|"Product: E-systems / Ei304"|
If that is the subject computer, I have no idea whether that's a laptop or a desktop computer.
Which is it ?
E Systems is apparently a.k.a. as EI Systems and appears to be a now out of business brand that formerly sold in the UK and in Europe.
It appears they sold both desktop and laptop computers.
The only EI Systems models I've found information about all appear to be used laptop models, or possibly old stock new models.
two LCD screens for EI laptops models 1211 , 4410
8 EI Systems laptop models
2 or 3 laptop models:
one laptop model
eSystems Windows XP Computer Drivers CDs and UK Support Page.
CDs for Ei Systems computers
lists model 304 - MCE
Buy it for 12 pounds
(Price includes System Drivers, Instructions, Utilities, full Tech Support, Manuals, User Guides (Where available) + Post and Packing or download.)
EI Systems 304 Pentium 4 531 80 GB
Windows Media Center Edition 2005 - 80 GB Hard Drive - 1024 MB RAM
Manufacturer Sku 30907962
If this is a laptop model.....
Have you dropped this laptop, or have you subjected it to a physical jar, or have you spilled liquid on it, or have you exposed it to liquid, since it last worked ??
If yes, your laptop probably cannot be fixed.
If no, when was the last time the main battery was replaced ?
Most fairly modern laptops will NOT run on the AC adapter alone, and will NOT run if the main battery does not have at least a minimal charge. OLD main batteries (older than 2 years) are likely to develop internal shorts that prevent them being charged up enough. If the main battery gets HOT rather than just warm when you attempt to charge it for awhile, it's probably internally shorted and you must replace it.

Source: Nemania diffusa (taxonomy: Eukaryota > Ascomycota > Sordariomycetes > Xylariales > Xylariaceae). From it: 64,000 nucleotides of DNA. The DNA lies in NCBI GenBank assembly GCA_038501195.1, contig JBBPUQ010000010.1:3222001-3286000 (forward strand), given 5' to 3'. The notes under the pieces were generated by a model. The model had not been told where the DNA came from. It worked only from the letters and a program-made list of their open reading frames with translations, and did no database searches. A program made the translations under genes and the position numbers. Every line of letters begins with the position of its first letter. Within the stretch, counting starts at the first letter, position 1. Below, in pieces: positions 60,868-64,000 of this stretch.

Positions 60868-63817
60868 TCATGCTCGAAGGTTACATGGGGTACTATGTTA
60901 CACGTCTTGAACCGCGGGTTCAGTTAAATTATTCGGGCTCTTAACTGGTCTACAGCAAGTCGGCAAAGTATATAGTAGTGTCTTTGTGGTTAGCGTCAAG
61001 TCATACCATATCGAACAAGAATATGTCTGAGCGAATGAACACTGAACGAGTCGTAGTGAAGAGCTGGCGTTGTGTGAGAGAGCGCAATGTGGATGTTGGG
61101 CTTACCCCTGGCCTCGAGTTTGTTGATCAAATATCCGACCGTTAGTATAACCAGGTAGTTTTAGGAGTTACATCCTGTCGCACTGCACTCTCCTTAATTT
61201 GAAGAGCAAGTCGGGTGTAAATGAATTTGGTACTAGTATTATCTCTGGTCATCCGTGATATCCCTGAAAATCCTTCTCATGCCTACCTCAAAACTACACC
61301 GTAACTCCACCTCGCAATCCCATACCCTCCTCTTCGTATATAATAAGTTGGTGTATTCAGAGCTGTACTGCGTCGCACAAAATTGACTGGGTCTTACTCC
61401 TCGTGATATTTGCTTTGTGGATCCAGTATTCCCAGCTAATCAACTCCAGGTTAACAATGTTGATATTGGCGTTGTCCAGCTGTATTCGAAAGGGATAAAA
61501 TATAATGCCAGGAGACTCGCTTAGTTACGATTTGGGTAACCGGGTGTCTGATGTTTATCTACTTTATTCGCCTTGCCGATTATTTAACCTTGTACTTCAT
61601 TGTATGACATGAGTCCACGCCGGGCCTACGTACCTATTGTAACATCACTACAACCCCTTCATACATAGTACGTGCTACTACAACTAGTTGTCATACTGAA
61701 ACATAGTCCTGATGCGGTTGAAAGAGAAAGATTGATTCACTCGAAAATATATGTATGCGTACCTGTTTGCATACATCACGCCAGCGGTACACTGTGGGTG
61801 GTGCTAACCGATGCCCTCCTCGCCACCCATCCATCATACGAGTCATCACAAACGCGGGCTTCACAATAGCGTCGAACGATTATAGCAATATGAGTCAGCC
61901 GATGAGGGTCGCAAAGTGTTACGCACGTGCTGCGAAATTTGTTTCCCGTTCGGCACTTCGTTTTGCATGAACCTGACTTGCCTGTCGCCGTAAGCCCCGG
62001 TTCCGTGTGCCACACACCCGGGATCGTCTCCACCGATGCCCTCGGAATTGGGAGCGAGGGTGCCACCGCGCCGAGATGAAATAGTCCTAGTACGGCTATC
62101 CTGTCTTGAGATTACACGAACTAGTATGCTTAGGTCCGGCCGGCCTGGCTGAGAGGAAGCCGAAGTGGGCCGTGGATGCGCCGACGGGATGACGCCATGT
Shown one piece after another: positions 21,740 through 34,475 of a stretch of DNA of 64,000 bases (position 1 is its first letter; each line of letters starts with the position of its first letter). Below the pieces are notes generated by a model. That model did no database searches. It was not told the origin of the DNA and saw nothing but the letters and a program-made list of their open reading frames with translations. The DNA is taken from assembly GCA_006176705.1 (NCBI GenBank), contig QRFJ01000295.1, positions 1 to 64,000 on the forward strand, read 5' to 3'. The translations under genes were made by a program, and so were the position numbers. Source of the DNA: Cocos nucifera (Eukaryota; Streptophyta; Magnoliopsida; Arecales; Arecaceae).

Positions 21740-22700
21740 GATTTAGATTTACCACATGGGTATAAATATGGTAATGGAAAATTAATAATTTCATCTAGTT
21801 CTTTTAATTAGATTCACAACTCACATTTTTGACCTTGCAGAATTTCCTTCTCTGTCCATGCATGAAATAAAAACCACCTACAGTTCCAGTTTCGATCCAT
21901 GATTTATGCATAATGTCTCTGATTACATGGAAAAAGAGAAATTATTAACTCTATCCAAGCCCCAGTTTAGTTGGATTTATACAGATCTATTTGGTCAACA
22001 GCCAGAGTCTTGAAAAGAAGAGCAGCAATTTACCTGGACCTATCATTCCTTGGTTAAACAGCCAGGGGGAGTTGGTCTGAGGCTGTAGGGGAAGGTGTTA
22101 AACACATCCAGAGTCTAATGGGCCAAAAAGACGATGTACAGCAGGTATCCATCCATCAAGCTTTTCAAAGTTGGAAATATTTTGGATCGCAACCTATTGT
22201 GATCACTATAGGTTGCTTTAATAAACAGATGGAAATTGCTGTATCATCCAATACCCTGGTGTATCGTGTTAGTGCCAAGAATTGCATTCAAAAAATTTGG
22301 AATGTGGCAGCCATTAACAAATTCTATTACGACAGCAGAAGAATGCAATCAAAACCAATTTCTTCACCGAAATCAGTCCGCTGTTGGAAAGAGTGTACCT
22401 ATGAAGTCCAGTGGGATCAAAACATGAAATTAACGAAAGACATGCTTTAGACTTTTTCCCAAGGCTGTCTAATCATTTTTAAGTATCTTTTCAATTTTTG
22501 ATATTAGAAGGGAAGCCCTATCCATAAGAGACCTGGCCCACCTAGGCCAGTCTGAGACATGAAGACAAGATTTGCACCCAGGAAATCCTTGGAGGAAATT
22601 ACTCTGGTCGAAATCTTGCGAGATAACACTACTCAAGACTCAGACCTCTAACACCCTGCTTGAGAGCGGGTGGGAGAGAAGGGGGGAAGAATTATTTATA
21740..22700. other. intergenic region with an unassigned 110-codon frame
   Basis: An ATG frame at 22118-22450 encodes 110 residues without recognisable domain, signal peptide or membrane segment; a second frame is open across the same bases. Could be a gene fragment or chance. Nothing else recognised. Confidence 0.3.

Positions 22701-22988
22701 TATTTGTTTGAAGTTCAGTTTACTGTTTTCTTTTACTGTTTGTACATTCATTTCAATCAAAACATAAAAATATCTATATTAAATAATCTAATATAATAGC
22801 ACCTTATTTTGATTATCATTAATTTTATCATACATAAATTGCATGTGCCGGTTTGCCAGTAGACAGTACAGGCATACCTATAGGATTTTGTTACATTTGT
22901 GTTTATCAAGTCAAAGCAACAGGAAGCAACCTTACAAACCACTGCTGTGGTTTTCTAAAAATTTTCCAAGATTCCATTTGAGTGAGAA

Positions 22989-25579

Laptop no video (or video problems), and battery, AC adapter, power jack T shooting.
See response 1:
If this is a desktop computer.....
The most likely thing is your power supply is failing.
Failing power supplies are common and can cause your symptoms.
Check your PS.
They often partially work, fans and hard drives may spin, leds may come on, yet you may get no video and the mboard will not boot all the way.
See response 4 in this:
If it is failing, you can usually replace it with any decent standard sized standard ATX PS with the same capacity or greater.
Standard (PS/2) power supply size - 86mm high, 150mm wide, 140mm deep, or 3 3/8" h x 5 7/8" w x 5 1/2" d , or very close to that, though the depth can be more or less for some PSs.
Don't buy an el-cheapo PS.
See response 3 in this:
Your power supply must have at least the minumum capacity required to support a system with the graphics card you are using installed, or the max graphics card you might install in the future.
(Onboard video - video built into the mboard - IS NOT A CARD ! )
If that info is not in the ad for the video card, you can go to the video card maker's web site and look up the specs for the model - often under system requirements - the minimum PS wattage, and, more important, the minimum amperage the PS must supply at 12v is stated. If you don't find that, any card with the same video chipset including any letters after the model number has very similar minimum PS requirements. Some power supplies have two or more +12v ratings - in that case, add those ratings to determine the total +12v current capacity.
If you're a gamer...
In most if not all cases, the max capacity rating of the PS is an intermittent rating. It's recommended that you do not load your PS to any more that 80% of that rating if you are going to be using something that puts a constant load on it, such as playing a recent game for hours on end. In that case, you multiply the min capacity stated for the system with the particular video chipset on the card by 1.25 to find the min. capacity of the PS you should get.